Grid Ref NY 179581


The remote village of Anthorn, sited on a blunt peninsula 13 miles west of Carlisle, was once home to a busy, thriving Naval air-station. Originally a WWI landing-strip in the vicinity of the now-demolished Solway House, the site was reinstated by the RAF at the start of WWII as an emergency landing ground for RAF Silloth.


The Royal Navy took over the site in December 1942, building RNAS Anthorn, eventually being commissioned in September 1944, and given the title ‘HMS Nuthatch’. The base closed down in March 1958.



The site of the former RNAS Anthorn is now a Very Low Frequency (VLF) transmitter station, which is used for transmitting orders to submarines. The site is not open to the public.


Anthorn sits on the north bank of the Wampool estuary by the shores of the Solway Firth. Much of this mossy land was drained in the 1800s for agricultural use, but mudflats and tidal sands still dominate the landscape. A number of species of birds can be spotted in the marshes.


The village itself is largely formed from the Admiralty houses which were constructed in 1952.


By the side of the road, just past one of the entrances to the radio station, and concealed by low gorse bushes, is an ancient cross, easily missed and rather unimpressive, which probably marked the boundary of the local monastery at Holme Cultram.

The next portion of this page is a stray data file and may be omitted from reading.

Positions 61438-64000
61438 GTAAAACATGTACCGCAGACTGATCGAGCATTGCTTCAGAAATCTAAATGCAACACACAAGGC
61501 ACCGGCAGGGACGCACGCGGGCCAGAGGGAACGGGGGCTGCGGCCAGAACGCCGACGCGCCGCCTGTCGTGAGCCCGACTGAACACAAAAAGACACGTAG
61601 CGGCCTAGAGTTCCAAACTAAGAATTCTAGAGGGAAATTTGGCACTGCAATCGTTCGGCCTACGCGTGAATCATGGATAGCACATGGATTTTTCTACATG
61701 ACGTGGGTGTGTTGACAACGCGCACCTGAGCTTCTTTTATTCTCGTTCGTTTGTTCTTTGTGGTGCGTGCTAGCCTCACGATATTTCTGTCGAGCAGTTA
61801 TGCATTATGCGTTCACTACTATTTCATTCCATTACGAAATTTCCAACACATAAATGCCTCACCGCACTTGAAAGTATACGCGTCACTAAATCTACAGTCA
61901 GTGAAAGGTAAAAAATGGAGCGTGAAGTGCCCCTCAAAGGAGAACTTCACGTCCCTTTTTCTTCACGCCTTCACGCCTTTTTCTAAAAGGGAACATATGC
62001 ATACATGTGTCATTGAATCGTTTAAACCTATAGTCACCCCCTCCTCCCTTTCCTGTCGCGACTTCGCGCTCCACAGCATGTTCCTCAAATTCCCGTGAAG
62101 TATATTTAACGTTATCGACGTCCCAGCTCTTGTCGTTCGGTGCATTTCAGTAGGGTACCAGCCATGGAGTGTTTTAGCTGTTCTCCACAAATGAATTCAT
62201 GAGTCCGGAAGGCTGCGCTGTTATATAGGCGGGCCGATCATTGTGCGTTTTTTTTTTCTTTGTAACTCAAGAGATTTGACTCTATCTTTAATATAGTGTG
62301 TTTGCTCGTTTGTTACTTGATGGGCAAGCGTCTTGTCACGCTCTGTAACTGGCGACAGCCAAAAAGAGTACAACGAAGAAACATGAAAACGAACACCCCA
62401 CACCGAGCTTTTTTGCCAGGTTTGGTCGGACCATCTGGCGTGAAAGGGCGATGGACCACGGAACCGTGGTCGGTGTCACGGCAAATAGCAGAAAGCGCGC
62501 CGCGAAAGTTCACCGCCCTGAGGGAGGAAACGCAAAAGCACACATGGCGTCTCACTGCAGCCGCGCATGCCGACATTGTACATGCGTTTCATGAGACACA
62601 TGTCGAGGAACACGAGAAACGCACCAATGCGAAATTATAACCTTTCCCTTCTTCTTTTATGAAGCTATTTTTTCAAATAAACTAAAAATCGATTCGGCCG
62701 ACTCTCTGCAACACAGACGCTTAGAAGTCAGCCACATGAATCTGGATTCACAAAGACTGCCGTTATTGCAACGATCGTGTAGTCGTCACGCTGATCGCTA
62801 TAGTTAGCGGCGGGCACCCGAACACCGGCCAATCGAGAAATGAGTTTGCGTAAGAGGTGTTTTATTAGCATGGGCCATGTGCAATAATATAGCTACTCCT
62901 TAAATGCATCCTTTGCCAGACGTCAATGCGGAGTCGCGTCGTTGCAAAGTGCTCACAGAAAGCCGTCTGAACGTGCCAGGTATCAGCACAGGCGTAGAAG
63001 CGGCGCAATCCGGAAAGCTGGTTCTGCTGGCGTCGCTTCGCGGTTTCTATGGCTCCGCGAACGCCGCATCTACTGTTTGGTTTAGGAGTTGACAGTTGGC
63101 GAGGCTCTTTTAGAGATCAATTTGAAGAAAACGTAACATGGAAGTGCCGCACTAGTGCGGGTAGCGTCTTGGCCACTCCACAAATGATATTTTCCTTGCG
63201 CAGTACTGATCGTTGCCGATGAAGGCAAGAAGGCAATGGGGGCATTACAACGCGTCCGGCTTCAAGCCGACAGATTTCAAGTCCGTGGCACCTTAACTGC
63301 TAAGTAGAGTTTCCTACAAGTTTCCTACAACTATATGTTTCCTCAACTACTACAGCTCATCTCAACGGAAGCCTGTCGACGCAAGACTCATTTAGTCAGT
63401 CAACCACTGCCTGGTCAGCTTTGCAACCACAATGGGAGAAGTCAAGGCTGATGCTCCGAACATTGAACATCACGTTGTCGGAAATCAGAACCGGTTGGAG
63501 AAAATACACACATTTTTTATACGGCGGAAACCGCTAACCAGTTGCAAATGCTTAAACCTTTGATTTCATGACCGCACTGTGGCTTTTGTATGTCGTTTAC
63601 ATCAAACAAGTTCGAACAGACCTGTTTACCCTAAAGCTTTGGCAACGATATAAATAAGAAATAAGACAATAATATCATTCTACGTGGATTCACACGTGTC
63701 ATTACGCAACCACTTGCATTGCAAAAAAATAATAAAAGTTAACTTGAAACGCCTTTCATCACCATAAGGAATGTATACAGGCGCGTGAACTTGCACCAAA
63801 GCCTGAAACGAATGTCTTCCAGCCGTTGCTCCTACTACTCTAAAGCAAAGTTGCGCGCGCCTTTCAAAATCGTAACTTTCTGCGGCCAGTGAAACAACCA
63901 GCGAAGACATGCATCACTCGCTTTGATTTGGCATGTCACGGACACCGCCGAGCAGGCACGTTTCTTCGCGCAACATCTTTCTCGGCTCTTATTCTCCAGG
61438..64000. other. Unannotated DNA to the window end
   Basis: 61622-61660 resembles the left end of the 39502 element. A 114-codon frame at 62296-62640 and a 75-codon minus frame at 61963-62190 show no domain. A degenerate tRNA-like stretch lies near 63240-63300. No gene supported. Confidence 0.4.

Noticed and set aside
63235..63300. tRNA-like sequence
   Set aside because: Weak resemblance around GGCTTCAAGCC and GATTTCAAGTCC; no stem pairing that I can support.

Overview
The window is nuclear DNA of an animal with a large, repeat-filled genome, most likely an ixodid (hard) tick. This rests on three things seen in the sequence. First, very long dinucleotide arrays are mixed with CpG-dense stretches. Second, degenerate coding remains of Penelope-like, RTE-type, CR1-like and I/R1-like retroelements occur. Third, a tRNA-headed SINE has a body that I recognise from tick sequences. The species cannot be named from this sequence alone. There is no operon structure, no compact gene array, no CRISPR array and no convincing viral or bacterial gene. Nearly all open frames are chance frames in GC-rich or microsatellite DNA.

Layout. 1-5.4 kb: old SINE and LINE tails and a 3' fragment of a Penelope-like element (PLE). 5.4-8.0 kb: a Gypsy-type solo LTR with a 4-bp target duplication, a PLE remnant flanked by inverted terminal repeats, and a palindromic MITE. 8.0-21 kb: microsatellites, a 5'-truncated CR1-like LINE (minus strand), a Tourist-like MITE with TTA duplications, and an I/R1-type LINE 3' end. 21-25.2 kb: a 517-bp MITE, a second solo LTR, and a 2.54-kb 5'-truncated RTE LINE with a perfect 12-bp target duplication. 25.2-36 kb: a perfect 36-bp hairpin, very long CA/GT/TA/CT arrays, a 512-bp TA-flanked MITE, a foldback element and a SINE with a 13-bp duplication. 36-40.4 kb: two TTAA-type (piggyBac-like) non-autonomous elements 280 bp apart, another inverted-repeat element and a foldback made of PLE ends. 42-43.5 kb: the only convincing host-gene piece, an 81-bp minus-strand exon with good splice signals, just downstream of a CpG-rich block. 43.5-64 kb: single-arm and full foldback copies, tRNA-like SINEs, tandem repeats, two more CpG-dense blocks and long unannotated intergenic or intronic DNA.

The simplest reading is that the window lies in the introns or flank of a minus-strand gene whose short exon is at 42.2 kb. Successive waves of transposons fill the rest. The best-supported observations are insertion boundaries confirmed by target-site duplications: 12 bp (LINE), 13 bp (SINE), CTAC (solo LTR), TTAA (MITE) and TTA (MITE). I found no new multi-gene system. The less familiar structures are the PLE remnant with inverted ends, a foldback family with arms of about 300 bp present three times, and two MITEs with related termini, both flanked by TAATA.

Near the cross is a tower known locally as St Mary’s tower, and said to be the place where Mary Queen of Scots was supposedly held prisoner on her way south to England in 1568.



Anthorn’s name means ‘the single thorn bush’. Before the dissolution of the monasteries in 1536, salt was panned in the area by Holme Cultram abbey.


From 1st April 2007, the time signal, which has been broadcast from Rugby for many years, will be broadcast from the VT Communications site at Anthorn.


The time signal is generated by the National Physical Laboratory in Teddington, Middlesex, and boasts an accuracy of one second – otherwise defined as 9,192,631,770 periods of the caesium-133 atom – in 15m years.


The best known manifestation of the NPL time signal is the BBC’s “pips” but it is widely used in the transport and financial services sectors, among others. Banks use the signal to calculate to the last second how long they have held interest bearing balances, Network Rail uses it to help the trains run on time and for power generators the signal helps to coordinate switching output from one station to another.


The time signal is also used by speed cameras, and by digital set-top boxes.


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